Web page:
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SOURCE OF INSPIRATION
SISLEY by the Thames
Getting to the area
Self-guided walk
Paintings 1 to 8
Paintings 9–11
Extension to the walk
Useful information
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SELF-GUIDED WALK

Introduction
Much has changed in the area of East Molesey and Hampton Court since Alfred Sisley visited in 1874 but there is also much that he would recognise. It is the intention of this self-guided walk to take the reader on a leisurely stroll around the area pointing out the places, where possible, where the artist set up his easel to paint the canvases in his Hampton Court series. Along the way snippets of local history will be given to put the views in context.
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It is assumed that most visitors will arrive by train, as Sisley himself would have done, and the station is the starting point for the walk. The branch line to Hampton Court was opened in 1849 thus completing a convenient link with central London and opening up the area to day visitors from the capital. It also made possible the development of the district to provide comfortable dwellings for the expanding ranks of middle class commuters.
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The orientation of the railway station in relation to the river is the first major change a visitor from 1874 would notice. At that time the station was effectively on an island with the River Mole to the west, the River Ember to the south (passing beneath the station platforms) and the River Thames to the north and east. There was a crossing over the Mole to what is now Creek Road and it was at the end of this road that the Castle Hotel was situated adjacent to the old bridge across the Thames.
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The old bridge was completed in 1865 and replaced two previous bridges of wooden construction, the first of which had been built in 1753 to a rather exotic design which wouldn’t look out of place in a Chinese landscape. Before that date the river had been crossed by a ferry for several centuries. It is the 1865 bridge that appears in several of Sisley’s paintings and it consisted of five spans of wrought-iron lattice girders, resting on four pairs of octagonal cast-iron columns. The approach from the present Bridge Road was between battlemented brick walls, and evidence of these can still be seen on both banks. On the Middlesex side this has been incorporated into the Mitre Hotel together with the remains of a toll-house.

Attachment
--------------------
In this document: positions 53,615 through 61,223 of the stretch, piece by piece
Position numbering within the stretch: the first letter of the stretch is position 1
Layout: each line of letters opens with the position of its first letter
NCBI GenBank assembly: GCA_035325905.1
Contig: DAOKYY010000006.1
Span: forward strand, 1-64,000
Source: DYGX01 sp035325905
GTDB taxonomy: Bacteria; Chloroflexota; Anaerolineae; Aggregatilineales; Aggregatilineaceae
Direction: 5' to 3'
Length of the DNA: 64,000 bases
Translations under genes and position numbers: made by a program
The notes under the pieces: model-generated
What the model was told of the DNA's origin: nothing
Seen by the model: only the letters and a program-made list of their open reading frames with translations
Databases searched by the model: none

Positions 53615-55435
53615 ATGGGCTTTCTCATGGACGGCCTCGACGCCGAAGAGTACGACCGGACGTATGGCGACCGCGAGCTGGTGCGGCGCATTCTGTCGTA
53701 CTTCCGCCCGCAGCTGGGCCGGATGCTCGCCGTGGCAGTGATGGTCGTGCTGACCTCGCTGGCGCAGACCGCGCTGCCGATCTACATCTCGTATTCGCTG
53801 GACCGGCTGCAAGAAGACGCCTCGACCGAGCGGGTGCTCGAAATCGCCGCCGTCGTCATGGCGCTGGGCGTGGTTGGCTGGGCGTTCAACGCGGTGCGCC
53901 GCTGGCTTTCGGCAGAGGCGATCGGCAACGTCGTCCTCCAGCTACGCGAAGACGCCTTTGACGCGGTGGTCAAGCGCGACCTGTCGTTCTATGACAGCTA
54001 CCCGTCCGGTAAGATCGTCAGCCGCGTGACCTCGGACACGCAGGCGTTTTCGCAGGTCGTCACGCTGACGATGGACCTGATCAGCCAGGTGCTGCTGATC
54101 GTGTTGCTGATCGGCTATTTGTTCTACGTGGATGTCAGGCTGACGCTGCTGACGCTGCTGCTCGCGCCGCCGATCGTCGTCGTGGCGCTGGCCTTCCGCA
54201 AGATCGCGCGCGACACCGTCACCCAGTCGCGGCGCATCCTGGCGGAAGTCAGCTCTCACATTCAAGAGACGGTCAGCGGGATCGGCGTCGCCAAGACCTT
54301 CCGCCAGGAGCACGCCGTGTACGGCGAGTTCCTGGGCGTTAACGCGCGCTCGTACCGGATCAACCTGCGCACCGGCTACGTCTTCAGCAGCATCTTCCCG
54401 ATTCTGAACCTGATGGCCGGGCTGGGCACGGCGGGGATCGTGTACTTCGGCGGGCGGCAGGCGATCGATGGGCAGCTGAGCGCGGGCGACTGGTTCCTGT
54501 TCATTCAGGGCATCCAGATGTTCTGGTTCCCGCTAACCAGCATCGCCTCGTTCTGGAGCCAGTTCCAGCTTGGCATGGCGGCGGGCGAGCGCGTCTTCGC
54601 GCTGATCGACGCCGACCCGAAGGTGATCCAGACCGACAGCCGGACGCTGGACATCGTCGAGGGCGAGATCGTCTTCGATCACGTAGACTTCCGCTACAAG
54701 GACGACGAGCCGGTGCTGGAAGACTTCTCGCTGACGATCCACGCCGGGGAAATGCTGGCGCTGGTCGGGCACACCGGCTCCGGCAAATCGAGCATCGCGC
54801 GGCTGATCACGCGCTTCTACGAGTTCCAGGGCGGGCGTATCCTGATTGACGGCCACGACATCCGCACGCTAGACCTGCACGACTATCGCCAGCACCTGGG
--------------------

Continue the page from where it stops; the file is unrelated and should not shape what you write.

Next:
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When the new Lutyens-designed bridge, completed in 1933, was proposed it meant major changes to the water courses around the station. The Mole was diverted to join the Ember before the combined rivers passed under the station platforms and the old creek was filled in and covered by a major approach road to the bridge. This meant that the Castle Hotel had to be demolished and so the place where Sisley probably stayed has disappeared together with its riverside terrace from where several of his pictures were painted.
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Regretably when the visitor leaves the station now the first sight is of a badly neglected building site, the development of which has been the subject of dispute for many years. Whatever the rights and wrongs of this may be, the result is a disgraceful eyesore and a very disappointing introduction to the otherwise attractive environs of the royal palace. Passing this on the right continue to the approach to the present bridge.